Treat Yourself: Reflect On Your LIS Life

Here at HLS we love reflection pieces; we have plenty written after symposiums, conferences, and after our time in library school. To build off the incredible post in honor of LIS Mental Health week, I will put in that calm self-reflection can be a great aid to a stressed out brain. You should totally do it.

Library school is quick, even more so if you are combining it with jobs, family, friends, and the rest of your life as you know it. Reflection is a way to slow down and look around at everything LIS that is happening to you. Sometimes, your school itself offers you a list of prompts or assignments that push you to reflect on your internships, your classes, and your experiences, but unfortunately they don’t really ever accomplish true reflection. True reflection (I say from a crossed leg seated position beneath a waterfall and surrounded by singing birds) can only come from yourself. Only you know yourself intimately enough to know what you should reflect on in your own journey of personal growth. Additionally, whatever answer you write out to meet assignment requirements isn’t going to be close to capturing your actual thoughts (or you may not want to share your actual thoughts with administration). Your real answer isn’t going to be neat, tidy, and packaged for a grader. Most likely it will be a jumbling sprawl of thoughts, memories, hopes, and fears that will take you on a mental adventure that can end in really emotional places.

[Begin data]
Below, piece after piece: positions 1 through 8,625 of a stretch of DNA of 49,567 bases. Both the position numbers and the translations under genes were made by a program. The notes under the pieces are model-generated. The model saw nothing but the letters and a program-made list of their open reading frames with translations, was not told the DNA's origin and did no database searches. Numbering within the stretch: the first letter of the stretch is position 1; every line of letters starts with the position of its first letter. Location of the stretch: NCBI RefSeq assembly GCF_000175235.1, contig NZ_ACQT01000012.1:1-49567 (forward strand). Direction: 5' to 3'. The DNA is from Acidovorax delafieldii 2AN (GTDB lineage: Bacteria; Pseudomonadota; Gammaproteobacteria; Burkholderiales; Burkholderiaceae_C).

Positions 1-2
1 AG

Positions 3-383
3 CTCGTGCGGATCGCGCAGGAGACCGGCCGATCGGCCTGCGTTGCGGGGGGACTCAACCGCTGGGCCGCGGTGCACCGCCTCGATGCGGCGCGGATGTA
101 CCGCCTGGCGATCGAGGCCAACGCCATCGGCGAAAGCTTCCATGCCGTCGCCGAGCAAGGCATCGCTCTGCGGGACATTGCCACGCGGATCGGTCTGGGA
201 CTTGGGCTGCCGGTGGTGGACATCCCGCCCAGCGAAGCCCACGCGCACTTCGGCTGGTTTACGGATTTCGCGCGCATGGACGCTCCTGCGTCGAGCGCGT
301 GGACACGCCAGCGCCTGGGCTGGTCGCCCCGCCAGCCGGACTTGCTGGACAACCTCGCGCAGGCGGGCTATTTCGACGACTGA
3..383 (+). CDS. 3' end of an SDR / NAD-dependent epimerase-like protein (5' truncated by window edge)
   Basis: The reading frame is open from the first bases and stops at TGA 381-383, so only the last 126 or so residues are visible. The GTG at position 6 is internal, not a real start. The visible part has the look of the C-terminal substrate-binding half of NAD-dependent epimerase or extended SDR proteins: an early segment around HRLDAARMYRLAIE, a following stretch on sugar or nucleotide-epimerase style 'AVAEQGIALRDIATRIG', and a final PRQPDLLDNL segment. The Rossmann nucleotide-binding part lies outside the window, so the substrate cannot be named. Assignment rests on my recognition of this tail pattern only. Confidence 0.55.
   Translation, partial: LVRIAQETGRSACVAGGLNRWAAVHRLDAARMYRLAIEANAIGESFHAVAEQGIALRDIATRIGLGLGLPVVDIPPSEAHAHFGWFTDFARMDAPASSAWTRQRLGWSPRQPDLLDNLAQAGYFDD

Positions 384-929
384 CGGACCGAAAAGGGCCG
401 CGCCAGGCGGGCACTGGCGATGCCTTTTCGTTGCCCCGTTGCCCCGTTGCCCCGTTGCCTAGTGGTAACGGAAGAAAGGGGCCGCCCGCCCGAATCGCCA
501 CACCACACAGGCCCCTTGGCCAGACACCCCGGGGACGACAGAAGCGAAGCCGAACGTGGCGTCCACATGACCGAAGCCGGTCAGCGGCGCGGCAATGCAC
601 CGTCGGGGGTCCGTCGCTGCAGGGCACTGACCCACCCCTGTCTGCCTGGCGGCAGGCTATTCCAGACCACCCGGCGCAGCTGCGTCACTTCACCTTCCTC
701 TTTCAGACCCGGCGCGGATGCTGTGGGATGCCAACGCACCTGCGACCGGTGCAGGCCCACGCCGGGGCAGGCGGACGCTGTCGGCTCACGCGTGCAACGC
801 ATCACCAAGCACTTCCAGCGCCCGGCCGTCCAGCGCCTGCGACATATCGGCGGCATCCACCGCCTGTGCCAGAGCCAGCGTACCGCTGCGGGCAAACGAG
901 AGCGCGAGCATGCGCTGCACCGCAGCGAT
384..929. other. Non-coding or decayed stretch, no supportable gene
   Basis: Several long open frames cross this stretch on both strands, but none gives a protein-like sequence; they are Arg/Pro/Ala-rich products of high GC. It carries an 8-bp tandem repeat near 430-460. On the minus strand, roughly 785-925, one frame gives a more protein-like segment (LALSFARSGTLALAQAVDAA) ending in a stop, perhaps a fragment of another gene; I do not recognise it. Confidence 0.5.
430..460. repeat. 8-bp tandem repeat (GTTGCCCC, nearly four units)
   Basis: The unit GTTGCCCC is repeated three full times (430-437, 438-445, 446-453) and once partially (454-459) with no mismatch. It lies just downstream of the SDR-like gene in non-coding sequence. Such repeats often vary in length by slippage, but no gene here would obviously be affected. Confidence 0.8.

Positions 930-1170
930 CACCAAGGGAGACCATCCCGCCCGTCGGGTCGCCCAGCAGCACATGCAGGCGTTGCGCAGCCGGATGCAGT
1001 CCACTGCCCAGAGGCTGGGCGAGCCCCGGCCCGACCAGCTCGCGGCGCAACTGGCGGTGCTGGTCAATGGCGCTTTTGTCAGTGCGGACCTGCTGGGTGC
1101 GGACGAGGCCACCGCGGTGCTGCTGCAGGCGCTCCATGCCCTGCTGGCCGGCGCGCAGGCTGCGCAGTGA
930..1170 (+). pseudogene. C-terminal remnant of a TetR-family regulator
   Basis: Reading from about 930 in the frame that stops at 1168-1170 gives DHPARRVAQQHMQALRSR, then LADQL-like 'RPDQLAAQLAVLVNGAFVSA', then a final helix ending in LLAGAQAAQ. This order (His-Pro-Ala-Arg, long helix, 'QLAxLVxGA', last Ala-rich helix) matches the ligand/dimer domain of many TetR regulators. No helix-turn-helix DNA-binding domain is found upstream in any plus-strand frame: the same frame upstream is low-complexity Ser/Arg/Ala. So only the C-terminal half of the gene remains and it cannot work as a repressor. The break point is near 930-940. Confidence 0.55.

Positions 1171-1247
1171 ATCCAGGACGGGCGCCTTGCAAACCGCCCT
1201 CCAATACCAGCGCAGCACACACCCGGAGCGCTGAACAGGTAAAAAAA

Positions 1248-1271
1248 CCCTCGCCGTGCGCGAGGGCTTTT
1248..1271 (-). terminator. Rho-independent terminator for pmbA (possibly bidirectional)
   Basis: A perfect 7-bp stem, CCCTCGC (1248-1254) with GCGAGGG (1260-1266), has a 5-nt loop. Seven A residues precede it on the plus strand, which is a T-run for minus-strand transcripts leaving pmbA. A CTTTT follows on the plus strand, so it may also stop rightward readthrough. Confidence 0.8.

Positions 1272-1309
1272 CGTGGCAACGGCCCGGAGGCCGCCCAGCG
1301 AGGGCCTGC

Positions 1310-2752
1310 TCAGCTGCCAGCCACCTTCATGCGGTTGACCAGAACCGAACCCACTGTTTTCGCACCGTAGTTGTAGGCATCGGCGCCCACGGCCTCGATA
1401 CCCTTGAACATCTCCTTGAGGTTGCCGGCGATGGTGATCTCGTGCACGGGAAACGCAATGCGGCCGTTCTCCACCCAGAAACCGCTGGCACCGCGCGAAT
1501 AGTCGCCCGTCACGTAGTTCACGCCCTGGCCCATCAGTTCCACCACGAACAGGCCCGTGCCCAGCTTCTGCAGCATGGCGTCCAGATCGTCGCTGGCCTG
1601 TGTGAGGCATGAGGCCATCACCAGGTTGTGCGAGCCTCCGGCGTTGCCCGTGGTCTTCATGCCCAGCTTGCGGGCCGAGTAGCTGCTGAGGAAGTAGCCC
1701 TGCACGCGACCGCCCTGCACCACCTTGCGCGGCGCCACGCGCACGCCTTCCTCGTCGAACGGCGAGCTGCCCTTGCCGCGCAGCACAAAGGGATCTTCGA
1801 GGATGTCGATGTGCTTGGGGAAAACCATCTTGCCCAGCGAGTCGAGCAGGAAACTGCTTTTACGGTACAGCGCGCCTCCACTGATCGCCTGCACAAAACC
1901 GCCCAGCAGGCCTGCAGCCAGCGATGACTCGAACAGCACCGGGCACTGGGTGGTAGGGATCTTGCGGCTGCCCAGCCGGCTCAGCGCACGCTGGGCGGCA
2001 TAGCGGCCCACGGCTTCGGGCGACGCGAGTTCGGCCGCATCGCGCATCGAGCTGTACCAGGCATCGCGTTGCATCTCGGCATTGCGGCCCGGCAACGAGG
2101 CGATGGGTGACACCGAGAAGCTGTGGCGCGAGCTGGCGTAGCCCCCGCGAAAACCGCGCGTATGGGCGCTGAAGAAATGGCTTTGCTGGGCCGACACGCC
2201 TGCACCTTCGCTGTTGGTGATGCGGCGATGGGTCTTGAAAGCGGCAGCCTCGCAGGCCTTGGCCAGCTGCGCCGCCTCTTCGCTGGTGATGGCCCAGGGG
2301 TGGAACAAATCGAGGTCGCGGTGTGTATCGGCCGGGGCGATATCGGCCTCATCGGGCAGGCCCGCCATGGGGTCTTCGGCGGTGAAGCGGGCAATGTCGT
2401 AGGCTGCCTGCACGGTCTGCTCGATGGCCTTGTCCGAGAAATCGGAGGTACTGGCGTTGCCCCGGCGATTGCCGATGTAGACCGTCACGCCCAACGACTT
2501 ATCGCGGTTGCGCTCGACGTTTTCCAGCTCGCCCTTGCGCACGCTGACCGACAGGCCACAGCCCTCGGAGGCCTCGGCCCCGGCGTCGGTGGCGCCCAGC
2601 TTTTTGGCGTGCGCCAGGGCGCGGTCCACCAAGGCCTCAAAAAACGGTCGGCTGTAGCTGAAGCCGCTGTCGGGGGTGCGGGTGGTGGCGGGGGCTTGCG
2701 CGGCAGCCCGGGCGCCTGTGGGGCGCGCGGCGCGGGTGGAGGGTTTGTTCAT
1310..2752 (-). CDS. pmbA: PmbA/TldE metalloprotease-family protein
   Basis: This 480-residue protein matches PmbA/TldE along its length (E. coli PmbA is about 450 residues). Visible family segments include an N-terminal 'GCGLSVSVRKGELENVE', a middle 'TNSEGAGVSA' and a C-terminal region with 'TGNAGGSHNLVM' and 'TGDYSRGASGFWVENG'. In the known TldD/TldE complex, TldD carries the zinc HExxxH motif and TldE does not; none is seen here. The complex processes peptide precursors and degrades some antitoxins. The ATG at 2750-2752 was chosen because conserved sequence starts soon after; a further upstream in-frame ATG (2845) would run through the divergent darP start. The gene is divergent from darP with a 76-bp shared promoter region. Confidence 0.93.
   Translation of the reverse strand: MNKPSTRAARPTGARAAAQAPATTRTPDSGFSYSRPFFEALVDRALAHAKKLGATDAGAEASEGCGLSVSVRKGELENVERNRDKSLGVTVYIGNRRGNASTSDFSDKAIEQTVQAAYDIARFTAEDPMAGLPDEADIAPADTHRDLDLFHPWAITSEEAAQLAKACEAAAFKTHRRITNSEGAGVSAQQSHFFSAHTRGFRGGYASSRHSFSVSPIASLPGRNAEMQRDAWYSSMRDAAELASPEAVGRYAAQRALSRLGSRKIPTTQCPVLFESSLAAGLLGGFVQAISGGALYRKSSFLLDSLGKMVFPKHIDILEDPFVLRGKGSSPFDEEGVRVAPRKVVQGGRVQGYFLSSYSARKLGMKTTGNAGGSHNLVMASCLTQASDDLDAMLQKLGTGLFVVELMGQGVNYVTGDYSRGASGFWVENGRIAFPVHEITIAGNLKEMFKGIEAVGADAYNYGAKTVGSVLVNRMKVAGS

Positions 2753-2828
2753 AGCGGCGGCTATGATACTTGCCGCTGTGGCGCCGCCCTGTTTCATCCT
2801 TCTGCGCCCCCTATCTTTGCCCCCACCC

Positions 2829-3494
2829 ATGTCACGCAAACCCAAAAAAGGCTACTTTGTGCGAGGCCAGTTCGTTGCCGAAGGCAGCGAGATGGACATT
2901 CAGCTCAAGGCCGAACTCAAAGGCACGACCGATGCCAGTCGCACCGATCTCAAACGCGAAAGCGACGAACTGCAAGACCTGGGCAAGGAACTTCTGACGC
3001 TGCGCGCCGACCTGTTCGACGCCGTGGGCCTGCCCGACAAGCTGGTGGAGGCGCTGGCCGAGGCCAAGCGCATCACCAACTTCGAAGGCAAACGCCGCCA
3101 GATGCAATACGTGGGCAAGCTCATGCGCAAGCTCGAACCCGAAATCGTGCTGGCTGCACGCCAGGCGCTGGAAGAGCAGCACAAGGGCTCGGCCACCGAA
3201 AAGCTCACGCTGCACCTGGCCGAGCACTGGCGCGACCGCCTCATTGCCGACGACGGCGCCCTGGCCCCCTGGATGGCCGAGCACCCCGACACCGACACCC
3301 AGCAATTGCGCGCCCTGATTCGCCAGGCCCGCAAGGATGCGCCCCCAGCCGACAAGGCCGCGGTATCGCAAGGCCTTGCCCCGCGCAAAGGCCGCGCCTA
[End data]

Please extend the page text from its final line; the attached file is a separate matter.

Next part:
You already do a bit of minor reflection already. You know those moments. You are washing your hands in a public restroom and remember the MARC record cat joke you saw on Facebook and didn’t get. Next thing you know, you are wondering if you are a bad librarian because you never took cataloging and then realize you have been staring at your reflection for five minutes.  

But it is worth taking some time to sit down and just think about it: no stress and no strings attached. It isn’t that difficult either. You need to just think about your past in the scope of whatever you would like to reflect about: classes, jobs, the effect on the rest of your life, whatever you like.  Personally, once I emerge from my paddle down the stream of consciousness, I often find myself refocused, refreshed, and recharged. I send those emails I have been putting off. I make those needed changes to my resume. I am able to be just a little less stressed out because my mind is no longer harried by all the shifting aspects of my life.

Below are some generic examples that you can twist and jam into whatever reflection hole is in your head:

  • Did that internship/job convince you to make that area your lifelong career path, or never work in that area again?
  • Knowing what you know now, would you have taken the same classes?
  • What is missing from your knowledge repertoire, based on what you have learned so far?
  • How did you stumble during your last interview? Was it a genuine fluke, or something more deeply rooted in who you are as a person? How can you recover, or prevent that from happening again?
  • Are you stretching yourself far enough in your networking and professional efforts? What is “far enough”, anyway?
  • Are you more public, academic, or special libraries? What do those terms mean to you?
  • Could you make better use of your time? Should you consider that maybe “better use of your time” is a bit more relaxation?

Go for it! What you learn about yourself may surprise you.

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